BRIDE & PREJUDICE So that's what the most beautiful woman in the world looks like. Much ink has been spilled over Indian actress Aishwarya Rai, who won the 1994 Miss World title and who's routinely described as not only a woman of staggering loveliness but also a savvy entrepreneur whose business acumen has allowed her to emerge as one of the most popular performers in the world (according to IMDb, there are over 17,000 websites dedicated to her). Described by Roger Ebert as "not only the first but also the second most beautiful woman in the world" (easy, Rog), Rai is indeed lovely, yet what's noticeable about her performance in Bride & Prejudice - her first exposure to American audiences after starring in over two dozen Bollywood features - is her naturalness on screen, her generosity with other actors (she's hardly a camera hog), and her willingness to appear as goofy as the role demands. As she did with Bend It Like Beckham, writer-director Gurinder Chadha has tentatively mixed the worlds of Hollywood and Bollywood, fashioning a global tale out of Jane Austen's Brit-lit staple Pride and Prejudice. Rai plays Lalita Bakshi, one of four sisters whose pushy mom (Nadira Babbar) is perennially trying to find her children suitable Indian husbands. Mrs. Bakshi attempts to hook Lalita up with an Anglicized nerd (Nitin Chandra Ganatra), but the independent-minded woman instead finds herself torn between sly English charmer Johnny Wickham (Daniel Gillies) and American businessman Will Darcy (dull Martin Henderson). Bride is far less polished than Beckham, but Rai makes an appealing heroine, and the movie's musical numbers are a treat to behold.
THE JACKET The psychological thriller The Jacket shouldn't be confused with the Jackie Chan dud The Tuxedo, though when it comes to sartorial splendor, it's hard to imagine moviegoers wanting to get fitted for either film. This new picture is eerily reminiscent of last year's The Butterfly Effect, the clumsy time travel yarn that asked audiences to empathize with a character played by Ashton Kutcher. The Jacket makes the task easier by casting amiable Oscar winner Adrien Brody in the lead role of Jack Starks, an amnesiac Gulf War vet who, after being wrongly convicted for killing a cop, gets shuttled away to an asylum for the criminally insane. There, he becomes experimental fodder for Dr. Becker (Kris Kristofferson), a scientist who pumps Jack full of drugs, has him tightly bound in a straightjacket, and locks him in a morgue drawer with the purpose of curing him by... how exactly? That the movie never attempts to even offer an explanation of its weird science exemplifies the haphazardness that dominates the picture, from its smallest moments to its major set pieces. The film enters the realm of science fiction when it becomes apparent that Jack's drawer retreats enable him to journey 15 years into the future, where he meets up with an acquaintance from his past (Keira Knightley) and learns that he actually died during his stay at the asylum. Jennifer Jason Leigh is on hand as a conscientious doctor, but even she can't save this cinematic dog that narratively ends up chasing its own tail.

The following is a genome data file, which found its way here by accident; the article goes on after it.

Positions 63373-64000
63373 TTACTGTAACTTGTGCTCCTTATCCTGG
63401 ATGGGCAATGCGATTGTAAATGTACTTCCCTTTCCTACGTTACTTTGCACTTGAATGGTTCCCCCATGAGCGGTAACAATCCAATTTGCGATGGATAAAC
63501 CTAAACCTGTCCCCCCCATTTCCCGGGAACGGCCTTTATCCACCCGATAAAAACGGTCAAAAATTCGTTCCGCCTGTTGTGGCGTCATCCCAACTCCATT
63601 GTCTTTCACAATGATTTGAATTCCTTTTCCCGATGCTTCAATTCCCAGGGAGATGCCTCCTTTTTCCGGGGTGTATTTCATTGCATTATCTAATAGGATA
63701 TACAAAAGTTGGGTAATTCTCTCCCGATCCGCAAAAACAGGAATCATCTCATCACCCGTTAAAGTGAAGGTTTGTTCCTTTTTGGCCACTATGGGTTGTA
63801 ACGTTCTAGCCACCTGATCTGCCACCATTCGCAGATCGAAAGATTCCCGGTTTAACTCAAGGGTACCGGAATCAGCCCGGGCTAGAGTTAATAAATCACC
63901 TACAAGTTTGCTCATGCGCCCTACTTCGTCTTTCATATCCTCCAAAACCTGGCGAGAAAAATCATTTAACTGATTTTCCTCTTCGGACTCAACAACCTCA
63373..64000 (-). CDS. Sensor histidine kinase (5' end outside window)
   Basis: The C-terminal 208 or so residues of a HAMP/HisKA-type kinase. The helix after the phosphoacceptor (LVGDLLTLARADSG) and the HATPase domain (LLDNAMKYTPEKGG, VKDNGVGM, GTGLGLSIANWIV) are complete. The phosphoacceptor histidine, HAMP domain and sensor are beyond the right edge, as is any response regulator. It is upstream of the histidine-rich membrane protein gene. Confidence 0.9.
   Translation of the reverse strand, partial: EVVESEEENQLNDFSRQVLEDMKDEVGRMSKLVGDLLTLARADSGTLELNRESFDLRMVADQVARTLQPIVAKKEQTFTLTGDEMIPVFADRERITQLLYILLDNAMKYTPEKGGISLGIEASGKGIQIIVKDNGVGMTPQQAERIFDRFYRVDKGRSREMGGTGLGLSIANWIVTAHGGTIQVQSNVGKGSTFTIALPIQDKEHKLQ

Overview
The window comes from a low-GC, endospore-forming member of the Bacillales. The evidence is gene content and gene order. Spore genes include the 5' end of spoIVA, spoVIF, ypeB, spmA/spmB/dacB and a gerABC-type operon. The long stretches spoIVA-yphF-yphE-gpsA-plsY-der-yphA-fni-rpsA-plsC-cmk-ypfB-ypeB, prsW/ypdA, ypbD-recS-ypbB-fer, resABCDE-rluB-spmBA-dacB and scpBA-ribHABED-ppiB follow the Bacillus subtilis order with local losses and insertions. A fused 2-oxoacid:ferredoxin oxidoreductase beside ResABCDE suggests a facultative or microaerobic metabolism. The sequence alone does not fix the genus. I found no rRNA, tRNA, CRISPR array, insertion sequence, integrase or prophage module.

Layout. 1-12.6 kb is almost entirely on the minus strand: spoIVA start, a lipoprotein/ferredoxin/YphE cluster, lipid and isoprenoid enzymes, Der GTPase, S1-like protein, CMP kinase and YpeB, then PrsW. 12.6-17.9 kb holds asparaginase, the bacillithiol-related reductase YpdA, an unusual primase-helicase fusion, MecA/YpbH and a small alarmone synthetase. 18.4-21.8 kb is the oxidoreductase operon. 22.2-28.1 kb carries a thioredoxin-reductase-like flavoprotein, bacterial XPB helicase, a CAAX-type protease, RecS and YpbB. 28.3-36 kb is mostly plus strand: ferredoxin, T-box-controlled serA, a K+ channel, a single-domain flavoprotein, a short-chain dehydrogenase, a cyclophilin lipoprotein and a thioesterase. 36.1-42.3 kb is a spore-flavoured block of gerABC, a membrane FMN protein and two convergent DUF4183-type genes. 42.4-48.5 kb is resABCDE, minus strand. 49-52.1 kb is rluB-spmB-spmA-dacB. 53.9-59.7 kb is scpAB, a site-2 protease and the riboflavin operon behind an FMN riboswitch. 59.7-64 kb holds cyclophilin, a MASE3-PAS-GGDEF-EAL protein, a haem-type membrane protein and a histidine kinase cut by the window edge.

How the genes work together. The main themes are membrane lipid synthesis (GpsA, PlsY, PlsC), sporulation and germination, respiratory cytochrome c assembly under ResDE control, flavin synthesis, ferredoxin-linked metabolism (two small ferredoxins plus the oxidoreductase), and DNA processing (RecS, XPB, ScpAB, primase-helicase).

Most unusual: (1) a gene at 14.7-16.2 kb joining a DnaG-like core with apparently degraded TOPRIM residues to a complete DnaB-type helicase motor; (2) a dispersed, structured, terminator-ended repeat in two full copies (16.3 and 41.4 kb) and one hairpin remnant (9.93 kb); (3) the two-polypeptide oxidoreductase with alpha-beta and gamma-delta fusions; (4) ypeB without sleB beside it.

THE AVIATOR This sprawling biopic about Howard Hughes (played by Leonardo DiCaprio), the notorious billionaire-industrialist-producer-flyboy, employs all the cinematic razzle-dazzle we've come to expect from Martin Scorsese, yet there's an added layer of excitement as the eternal cineaste finally gets to step back in time via his meticulous recreations of the sights and sounds of Old Hollywood (look for Cate Blanchett in a show-stealing turn as Katharine Hepburn). Still, the behind-the-scenes movie material takes a back seat to other aspects of Hughes' life - namely, his adventures in the field of aviation and his lifelong battle with Obsessive Compulsive Disorder. At its best, the film is a stirring tale about a man whose inner drive allowed him to climb ever higher and higher, grazing the heavens before his inner demons seized the controls and forced the inevitable, dreary descent. 1/2
BEING JULIA It's not entirely accurate to state that Annette Bening is the show, the whole show, and nothing but the show, but let's just say that without her presence, the curtain would fall a lot faster on this adaptation of W. Somerset Maugham's book Theatre. She's awfully fun to watch as she whirlwinds her way through this backstage yarn (set in 1938 London) about an aging actress whose young lover (Shaun Evans) might be using her. The film's greatest strength rests in its intricate character dynamics (aided by such luminaries as Jeremy Irons and Michael Gambon); its biggest flaw comes from the miscasting of the bland Evans, whose flat performance makes it impossible to believe that the dynamic Julia would fall so strongly for such a drip.